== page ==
Film drama has special effect on Garden’s excellent summer

A TV drama starring Demi Moore has brought a touch of Hollywood glamour to the National Botanic Garden of Wales.

The Carmarthenshire attraction was the venue for two days of filming for an upcoming American TV drama series based on Aldous Huxley’s dystopian sci-fi novel, Brave New World.

A huge cast and crew of more than 100 took over the Great Glasshouse as part of the filming by Steven Spielberg’s Amblin Television company and Universal Content Productions.

It was the icing on the cake of a glorious summer for the Botanic Garden which saw another rise in visitor numbers, a strong financial performance and huge excitement around the award of funding for a special project called Biophilic Wales.

Garden director Huw Francis said: “We’ve had another very good year so far and the filming project was an exciting season finale for us. They came, they worked their magic in the Great Glasshouse and then they were gone. It was a really very impressive operation.”

Mr Francis went on to congratulate the Garden team for the half-year results: “Last year’s visitor figure was a 17-year high and not only are we already ahead of those numbers at this stage but our five-year performance shows a near 50 per cent increase. And all of this good news is the result of the hard work and dedication by all our staff and volunteers.”

The Garden recorded a visitor figure of 76,971 in the April-to-September period in 2015. The figure for the same six months of 2019 is 110,199.

Biophilic Wales is a £1.3 million project launched in August that promises to boost the well-being of Welsh people, plants and pollinators and is being led by the Botanic Garden, working with Swansea Bay University Health Board, Natural Resources Wales and Swansea University. The aims are the ‘greening’ of important, outdoor spaces; the protection and improvement of our most beautiful grassland landscapes; and as a celebration of Wales’ natural heritage by protecting some of our most endangered plants.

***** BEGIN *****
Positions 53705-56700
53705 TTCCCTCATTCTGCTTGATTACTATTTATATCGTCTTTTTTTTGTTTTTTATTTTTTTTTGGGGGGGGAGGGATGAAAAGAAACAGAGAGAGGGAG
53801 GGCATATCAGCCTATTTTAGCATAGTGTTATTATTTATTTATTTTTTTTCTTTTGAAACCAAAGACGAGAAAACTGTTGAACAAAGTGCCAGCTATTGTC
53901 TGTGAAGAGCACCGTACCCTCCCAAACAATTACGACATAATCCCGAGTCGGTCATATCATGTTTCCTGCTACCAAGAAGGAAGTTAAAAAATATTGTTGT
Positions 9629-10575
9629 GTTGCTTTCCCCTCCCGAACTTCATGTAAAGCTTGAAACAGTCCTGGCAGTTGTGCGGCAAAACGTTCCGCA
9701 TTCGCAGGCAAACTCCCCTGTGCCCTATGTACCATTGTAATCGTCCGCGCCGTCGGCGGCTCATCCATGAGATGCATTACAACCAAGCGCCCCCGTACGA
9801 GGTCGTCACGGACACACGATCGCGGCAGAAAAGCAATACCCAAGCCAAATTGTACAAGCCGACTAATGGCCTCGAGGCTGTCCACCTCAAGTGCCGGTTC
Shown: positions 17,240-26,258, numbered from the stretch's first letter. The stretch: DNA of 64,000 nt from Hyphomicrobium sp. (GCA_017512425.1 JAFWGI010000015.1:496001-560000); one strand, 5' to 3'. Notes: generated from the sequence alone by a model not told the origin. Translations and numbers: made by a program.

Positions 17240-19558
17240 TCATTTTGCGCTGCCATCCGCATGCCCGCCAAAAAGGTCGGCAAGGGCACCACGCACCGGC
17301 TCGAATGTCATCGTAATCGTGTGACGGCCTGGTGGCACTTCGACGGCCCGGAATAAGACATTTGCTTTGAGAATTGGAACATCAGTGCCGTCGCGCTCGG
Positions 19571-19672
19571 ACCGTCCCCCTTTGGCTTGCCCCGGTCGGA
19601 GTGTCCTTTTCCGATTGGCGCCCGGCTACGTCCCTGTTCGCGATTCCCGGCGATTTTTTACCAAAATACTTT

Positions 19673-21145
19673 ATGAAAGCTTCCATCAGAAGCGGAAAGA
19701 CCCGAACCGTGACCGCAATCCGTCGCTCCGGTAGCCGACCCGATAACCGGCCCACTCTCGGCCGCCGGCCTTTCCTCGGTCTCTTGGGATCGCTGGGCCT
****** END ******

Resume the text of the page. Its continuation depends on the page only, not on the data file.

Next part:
The director added: “This excellent project sits alongside our other current key developments, Growing The Future and the Regency Restoration. We have also been very honoured to play a part in the restoring of the Aberfan Memorial Garden.”

This summer has also seen a visit to the Garden by the BBC TV flagship programme Antiques Roadshow in July; the reopening of the restored Japanese Garden in June; and a visit from the Garden’s patron, the Prince of Wales, to officially open the Conserving Welsh Natives display – featuring plants from Welsh nature reserves from Cwm Idwal to the Great Orme and Kenfig Burrows as well as the Botanic Garden’s own Waun Las National Nature Reserve.

And, in August, the Garden earned a place in the Ultimate United Kingdom Travelist, produced by the world’s most iconic travel guide publisher, Lonely Planet, who described it as “hands down, one of Britain’s most phenomenal gardens”.

Editor’s Notes:

  • The National Botanic Garden of Wales is a charity dedicated to the research and conservation of biodiversity, sustainability, lifelong learning and the enjoyment of our visitors.
  • The Botanic Garden’s mission is closely aligned with the Well-being Goals of the Future Generations Act and we are committed to the delivery of these goals for the people of Wales.
  • The Prosperity for All: Economic Action Plan for Wales provides a plan for strong economic growth, providing a foundation for the sustainable delivery of the Well-being Goals. The Botanic Garden is aiming for a strong financial and commercial foundation with income from visitor admissions, corporate and fundraising activities, new commercial ventures and vital support from the Welsh Government, to facilitate delivery of our core mission aims.
  • Gardens and gardening provide well-recognised benefits for improving health and wellbeing, providing physical activity and inspirational places (Gardens and Health, The King’s Fund, David Buck, 2016).
  • Leisure visitor figures for the April-to September period over the past five years are as follows:

2019 – 110,199

2018 – 107,661

2017 – 106,965

2016 – 83,654

2015 – 76,971